My sister Tia, who was staying with us earlier this week, asked if I was settling into a routine in the new house. By yesterday morning, I realized that the answer is no, because so much of my life is still in boxes and dependent on the actions of others, none of whom are feeling my urgency.
If I were a better person, I imagine I would just roll with the punches and make myself at home in temporary situations, but we should have all figured out by now that I am not this better person who can just roll. Like Lynn.
Lynn is mostly unpacked and has pictures on walls. She probably has a routine, although she would dearly love to have both an exhaust fan and a light over her stove, both of which require a microwave to be installed. She actually is at the point where she feels she would rather just continue using our $50 Walmart microwave on her baking counter and buy a futuristic vent hood with glass, but when I told True Value I wanted to cancel our order, they assured me — not for the first time — that our microwave would arrive that Wednesday.
For once, though, they meant what they said, and the microwave arrived that Wednesday. They opened it and inspected it; when I went to pick it up, they opened it again and had me inspect it. No obvious dents, but I’m waiting for this one to not work once it gets installed and plugged in.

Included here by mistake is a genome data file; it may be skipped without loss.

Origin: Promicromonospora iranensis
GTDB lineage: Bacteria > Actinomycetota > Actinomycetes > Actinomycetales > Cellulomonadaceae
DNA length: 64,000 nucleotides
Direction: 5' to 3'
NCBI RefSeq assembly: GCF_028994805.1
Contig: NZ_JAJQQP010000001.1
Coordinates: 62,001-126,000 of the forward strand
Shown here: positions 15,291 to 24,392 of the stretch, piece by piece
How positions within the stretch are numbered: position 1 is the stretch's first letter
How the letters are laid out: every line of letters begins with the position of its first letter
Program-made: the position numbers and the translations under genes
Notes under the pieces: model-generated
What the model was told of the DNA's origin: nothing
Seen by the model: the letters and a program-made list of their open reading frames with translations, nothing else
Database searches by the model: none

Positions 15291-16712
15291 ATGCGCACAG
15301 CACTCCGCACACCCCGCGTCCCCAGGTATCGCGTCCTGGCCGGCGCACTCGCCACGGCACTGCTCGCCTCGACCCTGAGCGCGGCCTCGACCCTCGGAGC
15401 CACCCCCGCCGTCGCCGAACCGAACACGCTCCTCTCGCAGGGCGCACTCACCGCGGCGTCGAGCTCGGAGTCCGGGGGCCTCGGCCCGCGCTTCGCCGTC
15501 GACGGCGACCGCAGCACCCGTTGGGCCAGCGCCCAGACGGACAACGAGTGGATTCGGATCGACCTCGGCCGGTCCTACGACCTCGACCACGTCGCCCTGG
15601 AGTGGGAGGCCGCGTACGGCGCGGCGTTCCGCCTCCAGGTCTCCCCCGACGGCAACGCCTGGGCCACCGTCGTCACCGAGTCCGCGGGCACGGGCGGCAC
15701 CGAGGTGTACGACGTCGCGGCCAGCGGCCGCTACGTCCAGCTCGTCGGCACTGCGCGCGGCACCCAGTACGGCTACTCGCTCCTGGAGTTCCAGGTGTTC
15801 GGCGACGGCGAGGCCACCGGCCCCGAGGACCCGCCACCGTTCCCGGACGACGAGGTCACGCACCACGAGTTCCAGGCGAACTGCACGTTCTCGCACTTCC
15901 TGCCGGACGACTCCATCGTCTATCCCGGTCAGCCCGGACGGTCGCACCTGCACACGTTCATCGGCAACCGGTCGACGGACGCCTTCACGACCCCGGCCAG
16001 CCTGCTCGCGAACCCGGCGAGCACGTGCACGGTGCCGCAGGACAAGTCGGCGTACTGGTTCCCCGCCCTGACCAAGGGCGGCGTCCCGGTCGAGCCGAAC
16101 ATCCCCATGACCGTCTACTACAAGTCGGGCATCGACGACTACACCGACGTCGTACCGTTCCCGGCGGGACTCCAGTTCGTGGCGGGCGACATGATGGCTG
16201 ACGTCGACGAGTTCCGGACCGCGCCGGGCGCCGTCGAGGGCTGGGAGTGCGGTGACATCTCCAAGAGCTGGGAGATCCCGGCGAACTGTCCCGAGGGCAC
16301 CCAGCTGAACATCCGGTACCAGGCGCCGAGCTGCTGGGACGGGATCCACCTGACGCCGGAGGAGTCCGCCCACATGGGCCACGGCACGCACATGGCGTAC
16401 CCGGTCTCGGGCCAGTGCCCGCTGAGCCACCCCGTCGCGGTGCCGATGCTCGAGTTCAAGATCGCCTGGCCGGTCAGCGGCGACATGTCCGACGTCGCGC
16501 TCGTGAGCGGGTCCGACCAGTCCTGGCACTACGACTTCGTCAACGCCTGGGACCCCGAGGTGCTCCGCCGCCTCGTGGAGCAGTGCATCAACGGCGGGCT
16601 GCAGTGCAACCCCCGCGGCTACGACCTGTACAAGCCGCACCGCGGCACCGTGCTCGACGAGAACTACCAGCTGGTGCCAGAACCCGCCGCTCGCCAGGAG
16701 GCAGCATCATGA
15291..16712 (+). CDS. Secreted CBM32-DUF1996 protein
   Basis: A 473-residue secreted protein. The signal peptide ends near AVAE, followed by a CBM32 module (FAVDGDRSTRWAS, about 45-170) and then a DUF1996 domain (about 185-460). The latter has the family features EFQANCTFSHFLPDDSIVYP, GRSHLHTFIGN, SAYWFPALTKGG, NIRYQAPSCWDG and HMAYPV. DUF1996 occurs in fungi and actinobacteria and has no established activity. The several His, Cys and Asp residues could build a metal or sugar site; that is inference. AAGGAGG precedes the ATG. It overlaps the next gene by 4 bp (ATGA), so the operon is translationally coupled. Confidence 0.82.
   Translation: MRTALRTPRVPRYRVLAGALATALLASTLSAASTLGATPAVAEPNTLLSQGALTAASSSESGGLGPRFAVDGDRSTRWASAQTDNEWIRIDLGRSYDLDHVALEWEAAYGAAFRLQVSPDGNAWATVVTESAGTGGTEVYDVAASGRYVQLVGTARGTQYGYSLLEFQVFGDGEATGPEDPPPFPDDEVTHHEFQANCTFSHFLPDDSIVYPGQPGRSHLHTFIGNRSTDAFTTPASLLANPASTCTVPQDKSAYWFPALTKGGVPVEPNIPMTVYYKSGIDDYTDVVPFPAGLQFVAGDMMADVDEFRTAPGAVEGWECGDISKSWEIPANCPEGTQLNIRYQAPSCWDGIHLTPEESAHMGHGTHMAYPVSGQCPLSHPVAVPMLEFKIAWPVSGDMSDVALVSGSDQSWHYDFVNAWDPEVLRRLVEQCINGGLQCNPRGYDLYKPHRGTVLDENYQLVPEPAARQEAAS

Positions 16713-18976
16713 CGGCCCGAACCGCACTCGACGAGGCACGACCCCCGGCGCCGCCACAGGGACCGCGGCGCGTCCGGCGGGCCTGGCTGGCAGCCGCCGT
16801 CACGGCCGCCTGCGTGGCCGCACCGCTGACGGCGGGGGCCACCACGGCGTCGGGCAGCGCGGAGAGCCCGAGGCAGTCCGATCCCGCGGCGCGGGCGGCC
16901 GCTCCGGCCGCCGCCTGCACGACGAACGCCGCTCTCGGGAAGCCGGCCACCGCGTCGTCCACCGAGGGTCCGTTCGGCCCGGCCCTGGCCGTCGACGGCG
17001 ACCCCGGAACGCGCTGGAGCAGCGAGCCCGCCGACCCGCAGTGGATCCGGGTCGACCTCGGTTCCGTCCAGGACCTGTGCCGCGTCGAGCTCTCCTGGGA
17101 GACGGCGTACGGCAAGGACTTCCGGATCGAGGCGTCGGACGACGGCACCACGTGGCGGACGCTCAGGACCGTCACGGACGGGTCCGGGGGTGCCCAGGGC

This was, I think, two Wednesdays ago. I waited a week and a half before notifying Dusty because True Value also told me, also not for the first time, that my bathroom vanity would arrive last week. This time, as usual, the store did not mean what it said.
You know, they are nice enough folks at True Value, but I can’t in good conscience recommend them for big ticket household items like appliances. It’s not really the local store’s fault that the microwave showed up dented not once but twice, and late both times, but there are ways to try to mitigate that — suggesting a different model, perhaps, or putting some effort into getting some assistance from your distributor, or even a “sorry it’s taken so long; here’s a $5 gift card for your trouble.”
The bathroom vanity is a whole other bucket of worms. I suppose we can blame me for this one, but all I really wanted was a vanity that looked and functioned like I wanted. I don’t think that’s an unreasonable request, especially when the plan is for this to be the last house we’ll ever own.